Briefs, March 3, 2013

PUBLISHED : Sunday, 03 March, 2013, 12:00am
UPDATED : Sunday, 03 March, 2013, 5:35am


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China seeks slice of satellite business

China is looking to increase its share of the global commercial satellite launching business, targeting a 15 per cent share by 2020, a leading space programme official said yesterday. China hopes to establish strategic alliances with major launch service providers and satellite manufacturers, along with developing its own technology, the deputy head of the China Academy of Launch Vehicle Technology, Liang Xiaohong, said. China has 3 per cent of the market, but the goal laid out by Liang points to its ambitions to become a major player, just one decade after becoming the third country after the US and Russia to launch a man into space. Liang also said China's first solid-fuel rocket that could be launched on short notice would be ready to make its first flight by 2016. China has a well-developed range of Long March rockets for use in commercial launches, all of which mainly burn liquid fuel that must be pumped in just before the launch. Solid fuel rockets can be kept in storage, then fired when needed. AP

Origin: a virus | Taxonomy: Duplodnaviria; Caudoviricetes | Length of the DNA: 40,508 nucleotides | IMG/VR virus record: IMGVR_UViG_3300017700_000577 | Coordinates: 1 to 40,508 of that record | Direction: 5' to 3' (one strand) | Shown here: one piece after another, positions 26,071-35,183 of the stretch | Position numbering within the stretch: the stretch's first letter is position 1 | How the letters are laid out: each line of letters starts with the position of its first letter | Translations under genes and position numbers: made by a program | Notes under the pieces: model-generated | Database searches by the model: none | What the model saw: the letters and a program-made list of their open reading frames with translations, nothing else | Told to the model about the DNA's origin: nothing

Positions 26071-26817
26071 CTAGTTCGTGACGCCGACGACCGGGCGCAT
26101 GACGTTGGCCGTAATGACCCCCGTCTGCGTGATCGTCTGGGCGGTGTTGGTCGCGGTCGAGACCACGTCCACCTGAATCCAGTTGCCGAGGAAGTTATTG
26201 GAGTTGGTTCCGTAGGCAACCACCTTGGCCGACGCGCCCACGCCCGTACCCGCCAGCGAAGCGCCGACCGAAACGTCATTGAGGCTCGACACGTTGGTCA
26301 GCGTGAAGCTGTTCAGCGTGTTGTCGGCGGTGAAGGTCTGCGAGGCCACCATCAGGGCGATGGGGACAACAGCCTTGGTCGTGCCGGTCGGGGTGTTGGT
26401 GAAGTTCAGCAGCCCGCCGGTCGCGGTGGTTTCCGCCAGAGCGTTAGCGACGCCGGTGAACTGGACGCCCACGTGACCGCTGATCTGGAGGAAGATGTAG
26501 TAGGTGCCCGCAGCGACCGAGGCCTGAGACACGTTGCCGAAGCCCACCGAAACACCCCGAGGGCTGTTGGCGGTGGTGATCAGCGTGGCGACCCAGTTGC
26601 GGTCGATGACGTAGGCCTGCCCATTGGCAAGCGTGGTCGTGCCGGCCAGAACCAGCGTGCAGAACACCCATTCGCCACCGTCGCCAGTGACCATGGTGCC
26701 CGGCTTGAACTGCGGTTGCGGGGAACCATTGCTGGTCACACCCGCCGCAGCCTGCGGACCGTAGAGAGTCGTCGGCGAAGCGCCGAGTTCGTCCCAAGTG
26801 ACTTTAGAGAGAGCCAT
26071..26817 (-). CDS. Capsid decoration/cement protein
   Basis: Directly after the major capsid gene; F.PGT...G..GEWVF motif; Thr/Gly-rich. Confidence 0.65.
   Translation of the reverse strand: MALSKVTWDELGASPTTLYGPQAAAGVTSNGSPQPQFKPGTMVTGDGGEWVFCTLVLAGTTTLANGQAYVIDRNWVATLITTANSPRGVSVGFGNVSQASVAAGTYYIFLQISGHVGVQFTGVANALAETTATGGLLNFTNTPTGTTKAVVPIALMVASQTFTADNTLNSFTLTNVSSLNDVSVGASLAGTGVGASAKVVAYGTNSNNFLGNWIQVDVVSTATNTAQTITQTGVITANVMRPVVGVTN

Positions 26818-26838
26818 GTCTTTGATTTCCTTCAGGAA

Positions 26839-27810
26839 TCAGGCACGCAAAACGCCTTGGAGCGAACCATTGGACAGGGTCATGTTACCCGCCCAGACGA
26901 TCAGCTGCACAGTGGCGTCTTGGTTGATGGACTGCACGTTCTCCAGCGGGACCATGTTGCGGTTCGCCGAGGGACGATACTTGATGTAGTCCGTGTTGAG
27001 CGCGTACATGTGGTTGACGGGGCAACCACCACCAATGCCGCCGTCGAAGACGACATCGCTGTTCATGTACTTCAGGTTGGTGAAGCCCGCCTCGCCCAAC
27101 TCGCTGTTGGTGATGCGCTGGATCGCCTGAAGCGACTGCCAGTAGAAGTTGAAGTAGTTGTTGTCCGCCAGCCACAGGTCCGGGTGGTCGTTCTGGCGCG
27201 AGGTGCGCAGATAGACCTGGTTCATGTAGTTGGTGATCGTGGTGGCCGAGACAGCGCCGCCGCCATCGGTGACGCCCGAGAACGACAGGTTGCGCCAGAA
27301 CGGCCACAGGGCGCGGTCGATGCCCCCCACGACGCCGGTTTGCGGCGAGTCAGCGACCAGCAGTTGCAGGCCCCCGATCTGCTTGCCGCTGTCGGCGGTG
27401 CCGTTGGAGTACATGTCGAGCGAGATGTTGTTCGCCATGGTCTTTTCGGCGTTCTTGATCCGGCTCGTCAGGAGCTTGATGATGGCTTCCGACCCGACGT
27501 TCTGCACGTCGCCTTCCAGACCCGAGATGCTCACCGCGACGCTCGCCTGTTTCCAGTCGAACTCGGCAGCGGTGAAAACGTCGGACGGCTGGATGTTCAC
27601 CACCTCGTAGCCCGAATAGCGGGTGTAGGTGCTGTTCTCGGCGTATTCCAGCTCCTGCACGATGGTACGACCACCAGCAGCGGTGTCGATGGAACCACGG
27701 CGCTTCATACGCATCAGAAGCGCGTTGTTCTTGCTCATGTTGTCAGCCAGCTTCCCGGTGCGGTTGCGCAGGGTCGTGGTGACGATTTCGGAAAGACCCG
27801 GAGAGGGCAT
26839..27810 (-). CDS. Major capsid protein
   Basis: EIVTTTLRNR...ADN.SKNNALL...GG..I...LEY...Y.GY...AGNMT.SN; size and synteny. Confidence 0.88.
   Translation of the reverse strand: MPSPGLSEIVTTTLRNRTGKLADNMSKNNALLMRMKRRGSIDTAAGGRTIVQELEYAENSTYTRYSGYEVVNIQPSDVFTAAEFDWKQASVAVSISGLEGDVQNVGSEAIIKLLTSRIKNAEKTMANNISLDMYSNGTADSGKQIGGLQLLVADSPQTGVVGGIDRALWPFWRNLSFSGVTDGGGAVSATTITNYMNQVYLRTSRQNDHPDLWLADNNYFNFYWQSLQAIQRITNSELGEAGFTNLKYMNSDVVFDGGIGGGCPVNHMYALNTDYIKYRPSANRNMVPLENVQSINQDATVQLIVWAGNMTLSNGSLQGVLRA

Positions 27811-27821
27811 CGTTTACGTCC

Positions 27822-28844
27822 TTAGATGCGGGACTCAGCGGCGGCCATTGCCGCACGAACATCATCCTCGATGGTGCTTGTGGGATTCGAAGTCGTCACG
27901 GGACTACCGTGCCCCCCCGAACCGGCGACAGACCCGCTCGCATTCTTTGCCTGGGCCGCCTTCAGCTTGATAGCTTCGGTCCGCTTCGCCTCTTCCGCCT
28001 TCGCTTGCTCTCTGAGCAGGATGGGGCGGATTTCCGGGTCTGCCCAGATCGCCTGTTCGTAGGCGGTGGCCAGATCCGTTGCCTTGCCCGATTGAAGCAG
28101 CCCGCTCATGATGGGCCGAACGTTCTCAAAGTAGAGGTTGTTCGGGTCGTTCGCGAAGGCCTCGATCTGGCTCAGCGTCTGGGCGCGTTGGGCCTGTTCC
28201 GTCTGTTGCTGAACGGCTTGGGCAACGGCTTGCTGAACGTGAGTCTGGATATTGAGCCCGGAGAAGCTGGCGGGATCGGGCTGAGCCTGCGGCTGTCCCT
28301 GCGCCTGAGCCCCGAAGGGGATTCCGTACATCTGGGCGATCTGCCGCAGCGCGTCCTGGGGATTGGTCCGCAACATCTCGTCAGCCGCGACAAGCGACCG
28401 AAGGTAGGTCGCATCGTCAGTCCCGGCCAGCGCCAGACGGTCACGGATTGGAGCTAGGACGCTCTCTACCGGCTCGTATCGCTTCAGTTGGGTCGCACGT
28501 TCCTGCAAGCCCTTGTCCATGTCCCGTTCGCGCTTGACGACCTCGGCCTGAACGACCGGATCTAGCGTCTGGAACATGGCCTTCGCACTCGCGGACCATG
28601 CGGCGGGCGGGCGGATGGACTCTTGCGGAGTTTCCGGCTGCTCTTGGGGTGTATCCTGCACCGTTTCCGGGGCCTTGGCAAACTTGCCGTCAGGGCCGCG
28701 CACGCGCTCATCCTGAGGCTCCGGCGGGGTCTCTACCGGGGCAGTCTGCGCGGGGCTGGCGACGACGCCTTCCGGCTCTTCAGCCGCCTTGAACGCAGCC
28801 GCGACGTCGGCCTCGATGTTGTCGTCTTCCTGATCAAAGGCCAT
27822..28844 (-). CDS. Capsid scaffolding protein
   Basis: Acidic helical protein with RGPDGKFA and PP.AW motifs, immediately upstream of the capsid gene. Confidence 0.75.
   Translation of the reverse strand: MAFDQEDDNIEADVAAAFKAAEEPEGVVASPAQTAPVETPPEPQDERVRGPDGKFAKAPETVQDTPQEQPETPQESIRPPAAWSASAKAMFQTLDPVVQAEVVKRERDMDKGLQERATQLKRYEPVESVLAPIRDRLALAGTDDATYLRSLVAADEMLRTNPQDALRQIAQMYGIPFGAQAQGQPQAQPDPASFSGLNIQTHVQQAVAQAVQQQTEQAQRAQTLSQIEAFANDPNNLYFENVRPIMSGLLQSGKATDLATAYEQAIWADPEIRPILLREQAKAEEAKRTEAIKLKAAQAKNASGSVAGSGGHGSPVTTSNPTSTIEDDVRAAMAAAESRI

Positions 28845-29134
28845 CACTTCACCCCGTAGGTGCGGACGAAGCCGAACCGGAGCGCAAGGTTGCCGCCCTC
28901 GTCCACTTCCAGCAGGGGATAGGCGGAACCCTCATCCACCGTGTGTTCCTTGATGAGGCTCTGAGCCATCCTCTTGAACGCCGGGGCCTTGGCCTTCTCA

Minister begs media to avoid property queries

Housing minister Jiang Weixin, chased by a crowd of reporters in Beijing, reportedly asked them to spare him from questions on the State Council's latest property price curb measures, the Shanghai Securities News reported. The measures include income taxes to be levied on home owners who sell their homes to second-hand buyers, and increasing down payment rates and loan interest rates for buyers who purchase a second unit. Staff Reporter


3 killed in Liaoning sulphuric acid leak

A massive sulphuric acid leak at a warehouse in northeast China has killed at least three people. Xinhua said yesterday that the leak spread into areas surrounding Fangshen village in Liaoning province, preventing rescuers from approaching the area. It wasn't exactly clear when the leak occurred, and authorities were still trying to verify the number of dead. Xinhua said the 2,000 cubic metres of sulphuric acid leaked from a storehouse used by a family business. It did not give a cause for the accident, and local government officials reached by phone said they had no information. AP